One of the first films I remember seeing on TV as a kid that had a major impact. Seeing the bad guys getting knocked off in creepy, creative ways was a powerful contrast to the classy coupling of Cary Grant and Audrey Hepburn, my pick for the most successful teaming of two film icons ever. This is the best Hitchcock film Hitchcock never made.
The Man Who Fell to Earth
The first R-rated movie I remember seeing (my cousin took me). I’ve always been a big fan of monster movies and sci-fi, but this was a shot between the eyes. I’m a huge David Bowie fan, but even if I wasn’t, I’d argue that no rock star has come as close to perfectly filling a role as he does in Nicolas Roeg’s mind trip (second place would go to Mick Jagger in Roeg’s earlier Performance).
Most of my life I’d heard of this amazing film and knew that Akira Kurosawa created the original visions that spawned The Magnificent Seven and Sergio Leone’s “Man with No Name” flicks, which I watched regularly growing up. It wasn’t until Kurosawa’s Ran hit theaters in the eighties that I was finally exposed to his artistry and power. And Criterion has given me my favorite of his films in the most pristine, perfect presentation I could imagine.
A completely different kind of samurai film. Actually, it’s a French gangster movie. It’s clear that director Jean-Pierre Melville digs old American gangster movies and filters that affection into creating his own unique genre. This is my favorite of his films. I first saw this baby when it was rereleased in theaters a few years ago, and was completely entranced.
My favorite Fellini film, and the one that opened me up to foreign films and inspired me to look into the window of other cultures and artworks outside of my immediate influences. Anyone interested in the creative process, of any medium, should take in this film for its personal vision of the artist and the artist’s life, and where these intersect and divide. A masterpiece.
My wife got a big crush on Chow Yun-Fat after seeing these two John Woo gems (and she doesn’t get starstruck very easily). A movie star is a movie star—if you’ve got it , and Chow has got it. And John Woo knows how to work it. It’s one of the great collaborative pairings between star and director, along with Eastwood/Leone and De Niro/Scorsese. I have some very jealous friends since I have these two out-of-print beauties, which I hear are now next to impossible to find.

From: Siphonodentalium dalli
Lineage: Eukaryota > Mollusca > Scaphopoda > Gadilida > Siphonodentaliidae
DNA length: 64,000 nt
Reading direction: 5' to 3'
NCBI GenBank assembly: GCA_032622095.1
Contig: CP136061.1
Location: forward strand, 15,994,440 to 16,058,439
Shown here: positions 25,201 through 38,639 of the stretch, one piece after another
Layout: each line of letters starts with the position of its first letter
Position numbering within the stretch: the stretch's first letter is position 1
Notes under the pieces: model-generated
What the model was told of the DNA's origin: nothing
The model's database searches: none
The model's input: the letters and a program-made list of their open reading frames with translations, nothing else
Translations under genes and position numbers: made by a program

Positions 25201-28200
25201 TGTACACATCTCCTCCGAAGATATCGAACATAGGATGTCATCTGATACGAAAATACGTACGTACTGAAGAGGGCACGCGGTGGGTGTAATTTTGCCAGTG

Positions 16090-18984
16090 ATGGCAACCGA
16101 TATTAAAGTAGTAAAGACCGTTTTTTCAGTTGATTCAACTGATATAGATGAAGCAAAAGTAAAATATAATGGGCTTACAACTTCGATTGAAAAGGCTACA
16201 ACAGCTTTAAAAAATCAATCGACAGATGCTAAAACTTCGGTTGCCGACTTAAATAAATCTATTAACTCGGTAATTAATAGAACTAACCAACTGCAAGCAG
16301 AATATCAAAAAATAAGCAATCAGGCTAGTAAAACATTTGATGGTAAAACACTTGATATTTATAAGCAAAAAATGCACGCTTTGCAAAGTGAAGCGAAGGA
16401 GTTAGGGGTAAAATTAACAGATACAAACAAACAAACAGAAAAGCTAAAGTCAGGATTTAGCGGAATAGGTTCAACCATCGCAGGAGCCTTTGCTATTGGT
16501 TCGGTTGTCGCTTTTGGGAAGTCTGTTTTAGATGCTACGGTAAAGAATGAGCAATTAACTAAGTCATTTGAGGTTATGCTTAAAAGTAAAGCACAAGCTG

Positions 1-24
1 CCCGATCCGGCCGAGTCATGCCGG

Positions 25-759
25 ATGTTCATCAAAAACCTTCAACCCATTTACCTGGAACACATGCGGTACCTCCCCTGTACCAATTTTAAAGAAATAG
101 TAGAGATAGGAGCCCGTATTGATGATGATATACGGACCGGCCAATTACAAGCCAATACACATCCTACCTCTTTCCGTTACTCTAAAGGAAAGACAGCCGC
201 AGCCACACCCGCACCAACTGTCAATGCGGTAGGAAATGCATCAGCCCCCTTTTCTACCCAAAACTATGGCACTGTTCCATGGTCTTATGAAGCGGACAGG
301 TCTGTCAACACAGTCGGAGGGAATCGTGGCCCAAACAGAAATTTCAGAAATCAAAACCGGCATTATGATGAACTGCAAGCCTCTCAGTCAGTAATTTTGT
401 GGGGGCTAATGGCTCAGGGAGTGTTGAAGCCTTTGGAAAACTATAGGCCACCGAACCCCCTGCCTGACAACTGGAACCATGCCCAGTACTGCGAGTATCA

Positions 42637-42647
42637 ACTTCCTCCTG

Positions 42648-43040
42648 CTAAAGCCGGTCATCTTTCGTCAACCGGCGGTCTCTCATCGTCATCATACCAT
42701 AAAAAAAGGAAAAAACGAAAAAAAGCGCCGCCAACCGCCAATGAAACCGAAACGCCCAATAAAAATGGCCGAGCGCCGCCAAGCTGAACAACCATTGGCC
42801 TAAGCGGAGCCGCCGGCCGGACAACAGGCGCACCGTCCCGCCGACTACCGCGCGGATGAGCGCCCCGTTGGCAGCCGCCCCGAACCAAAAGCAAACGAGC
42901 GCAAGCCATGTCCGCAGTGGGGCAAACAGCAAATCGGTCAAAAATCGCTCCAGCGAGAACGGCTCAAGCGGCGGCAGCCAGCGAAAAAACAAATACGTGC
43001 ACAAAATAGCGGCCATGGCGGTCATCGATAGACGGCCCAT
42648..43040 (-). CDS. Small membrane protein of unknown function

The Red Shoes
Michael Powell and Emeric Pressburger
I’m cheating again by listing two movies together, but the contrast is too good not to mention. I’m a big admirer of the Powell and Pressburger films, and these two would have to be my favorites. Actually, I’d easily list Black Narcissus as my favorite. But The Red Shoes is so celebrated (by comparison) that I want fans of that film to experience the unique vertigo of Black Narcissus.
David Maysles, Albert Maysles, and Charlotte Zwerin
The British Invasion of the sixties fascinates me, as do the glitter rock and prog rock movements that followed. A Hard Day’s Night is my all-time favorite film, and the music made between 1964 and 1974 has remained my favorite. Most of that music is filled with power, liberation, and joy. But right in the middle of that ten-year period was this terrible event that seems to body-slam the “peace and love” vibe that preceded it. The Rolling Stones had recently lost founding member and icon Brian Jones and were moving on. Some genius decides to hire Hells Angels (with beer) for security at their concert at the Altamont Speedway, which results in the stabbing death of a concertgoer. It’s amazing that these events all come together in this eerie and compelling document. This film details the exact moment of “the end of an era.” Chilling.